20,000 Leagues Under the Sea
How we cite our quotes:
I saw the enigmatic individual as essentially pitiless and cruel, as he was forced to be. I felt him as being beyond the pale of humanity, insensible to feelings of pity, the remorseless enemy of his fellow beings, against whom he must have sworn an undying hatred. (1.9.63)
The key word here seems to be forced. Aronnax suggests that Nemo can't help but hate whomever or whatever caused his pain.
Would I ever know to what nation this strange man belonged, that boasted of belonging to none? Who had produced the hatred he had sworn for the whole of humanity, the hatred which might perhaps seek a terrible vengeance? Was he one of those unrecognized scientists, one of those geniuses 'who had been hurt' to use Conseil's expression, a modern Galileo; or he was he one of those scientists […] whose career was ruined by a political revolution? (1.14.24)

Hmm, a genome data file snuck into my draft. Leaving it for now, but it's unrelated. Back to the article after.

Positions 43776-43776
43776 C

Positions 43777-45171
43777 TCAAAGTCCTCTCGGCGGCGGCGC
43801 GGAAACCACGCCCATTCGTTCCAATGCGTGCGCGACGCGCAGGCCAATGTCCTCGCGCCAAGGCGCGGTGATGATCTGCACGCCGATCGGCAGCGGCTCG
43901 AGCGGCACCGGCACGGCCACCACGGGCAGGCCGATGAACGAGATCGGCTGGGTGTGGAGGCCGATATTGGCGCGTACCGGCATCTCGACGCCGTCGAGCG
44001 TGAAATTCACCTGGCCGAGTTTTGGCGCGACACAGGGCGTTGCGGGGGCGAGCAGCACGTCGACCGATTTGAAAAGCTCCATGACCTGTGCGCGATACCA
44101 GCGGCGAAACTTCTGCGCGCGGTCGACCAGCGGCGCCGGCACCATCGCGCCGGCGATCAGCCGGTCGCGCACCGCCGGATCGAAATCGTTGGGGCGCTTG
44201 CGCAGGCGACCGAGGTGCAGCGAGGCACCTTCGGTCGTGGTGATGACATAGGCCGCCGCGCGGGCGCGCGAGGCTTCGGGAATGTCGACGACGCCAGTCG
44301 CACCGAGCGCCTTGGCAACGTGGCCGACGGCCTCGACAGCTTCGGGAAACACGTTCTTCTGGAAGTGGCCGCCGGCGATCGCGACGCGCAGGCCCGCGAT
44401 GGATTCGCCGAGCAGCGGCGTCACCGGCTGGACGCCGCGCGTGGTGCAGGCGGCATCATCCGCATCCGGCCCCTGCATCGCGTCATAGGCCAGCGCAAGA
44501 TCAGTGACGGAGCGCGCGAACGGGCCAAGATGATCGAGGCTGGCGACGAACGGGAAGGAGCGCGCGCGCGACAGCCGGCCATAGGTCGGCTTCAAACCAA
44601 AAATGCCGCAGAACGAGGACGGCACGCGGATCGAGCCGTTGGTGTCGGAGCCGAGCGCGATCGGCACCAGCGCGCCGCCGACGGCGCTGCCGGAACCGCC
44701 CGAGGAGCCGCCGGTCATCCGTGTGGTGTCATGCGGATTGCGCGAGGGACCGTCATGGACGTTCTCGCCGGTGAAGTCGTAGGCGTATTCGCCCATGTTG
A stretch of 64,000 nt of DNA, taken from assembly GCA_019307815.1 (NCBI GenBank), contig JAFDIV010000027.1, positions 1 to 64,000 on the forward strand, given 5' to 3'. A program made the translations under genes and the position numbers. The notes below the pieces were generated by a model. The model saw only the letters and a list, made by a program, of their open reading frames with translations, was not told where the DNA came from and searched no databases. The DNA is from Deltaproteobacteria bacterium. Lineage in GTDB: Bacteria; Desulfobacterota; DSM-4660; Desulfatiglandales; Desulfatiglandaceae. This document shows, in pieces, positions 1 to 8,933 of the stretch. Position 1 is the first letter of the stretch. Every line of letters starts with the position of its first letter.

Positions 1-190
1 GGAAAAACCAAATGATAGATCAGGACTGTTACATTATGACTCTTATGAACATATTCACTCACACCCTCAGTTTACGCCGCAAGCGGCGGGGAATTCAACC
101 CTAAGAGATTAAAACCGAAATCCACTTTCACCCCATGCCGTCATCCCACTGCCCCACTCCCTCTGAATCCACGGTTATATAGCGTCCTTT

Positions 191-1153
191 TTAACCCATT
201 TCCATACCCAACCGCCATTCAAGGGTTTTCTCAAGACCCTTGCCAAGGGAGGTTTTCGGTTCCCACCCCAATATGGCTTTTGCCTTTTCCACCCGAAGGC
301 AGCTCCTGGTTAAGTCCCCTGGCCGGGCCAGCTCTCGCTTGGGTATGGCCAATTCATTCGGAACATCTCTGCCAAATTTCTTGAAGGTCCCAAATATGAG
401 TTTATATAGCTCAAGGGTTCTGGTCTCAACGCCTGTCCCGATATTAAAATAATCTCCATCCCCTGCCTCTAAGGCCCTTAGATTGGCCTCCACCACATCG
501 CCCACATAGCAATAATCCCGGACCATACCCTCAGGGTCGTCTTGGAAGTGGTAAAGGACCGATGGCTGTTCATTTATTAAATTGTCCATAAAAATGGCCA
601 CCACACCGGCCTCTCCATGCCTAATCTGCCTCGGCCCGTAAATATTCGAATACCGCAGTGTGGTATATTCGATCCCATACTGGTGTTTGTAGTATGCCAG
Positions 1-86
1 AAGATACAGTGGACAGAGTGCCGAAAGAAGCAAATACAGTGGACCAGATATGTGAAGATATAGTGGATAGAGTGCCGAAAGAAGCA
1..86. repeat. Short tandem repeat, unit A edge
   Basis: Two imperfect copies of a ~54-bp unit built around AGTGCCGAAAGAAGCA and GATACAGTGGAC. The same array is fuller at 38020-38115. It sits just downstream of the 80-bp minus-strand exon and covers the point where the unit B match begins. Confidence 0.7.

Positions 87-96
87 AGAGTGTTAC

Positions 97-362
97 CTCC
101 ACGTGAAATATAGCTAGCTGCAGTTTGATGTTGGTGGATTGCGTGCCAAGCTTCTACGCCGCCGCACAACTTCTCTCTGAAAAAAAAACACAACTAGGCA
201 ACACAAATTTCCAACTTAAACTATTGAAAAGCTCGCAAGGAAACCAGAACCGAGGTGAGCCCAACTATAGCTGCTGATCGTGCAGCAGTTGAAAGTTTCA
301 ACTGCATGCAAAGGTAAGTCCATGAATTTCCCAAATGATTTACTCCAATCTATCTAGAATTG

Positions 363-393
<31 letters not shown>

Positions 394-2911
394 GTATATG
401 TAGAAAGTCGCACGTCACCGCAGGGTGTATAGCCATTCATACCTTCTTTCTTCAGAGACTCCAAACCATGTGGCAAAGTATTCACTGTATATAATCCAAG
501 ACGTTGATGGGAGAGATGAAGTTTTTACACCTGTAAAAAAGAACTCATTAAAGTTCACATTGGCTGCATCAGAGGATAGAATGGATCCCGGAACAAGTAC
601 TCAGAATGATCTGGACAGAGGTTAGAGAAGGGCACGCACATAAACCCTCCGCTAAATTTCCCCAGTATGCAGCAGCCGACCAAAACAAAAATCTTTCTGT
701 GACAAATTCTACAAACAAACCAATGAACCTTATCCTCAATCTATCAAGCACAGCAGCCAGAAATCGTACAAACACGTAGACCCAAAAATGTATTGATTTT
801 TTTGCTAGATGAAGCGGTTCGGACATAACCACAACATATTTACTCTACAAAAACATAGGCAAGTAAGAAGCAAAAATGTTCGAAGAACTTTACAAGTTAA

Aronnax is kind of canonizing Nemo here. This quote points to Aronnax's strongly ambivalent relationship with the dude. On the one hand, he's suspicious of the captain from the start. On the other hand, he's so impressed with the captain's inventions and daily life that he reveres Nemo in a scary, Celebrity Worship Syndrome way.
Captain Nemo joined us.
"Well, Master Land?" he enquired.
"Well, monsieur," replied the Canadian, whose enthusiasm had diminished; "it was a terrible sight indeed. But I am not a butcher, I am a hunter, and this was just butchers' work."
"It was a massacre of evil animals," said the captain, "and the Nautilus is not a butcher's knife."
"I prefer my harpoon."
"To each his weapon," replied Nemo, staring at Ned. (2.12.117-122)
Nemo is more than a misanthrope. He evidently hates some other "evil" animals as well. This quote shows us just how far Nemo takes his division of the world into the "oppressors" and the "oppressed"; he's even willing, quite crazily, to apply this dichotomy to whales.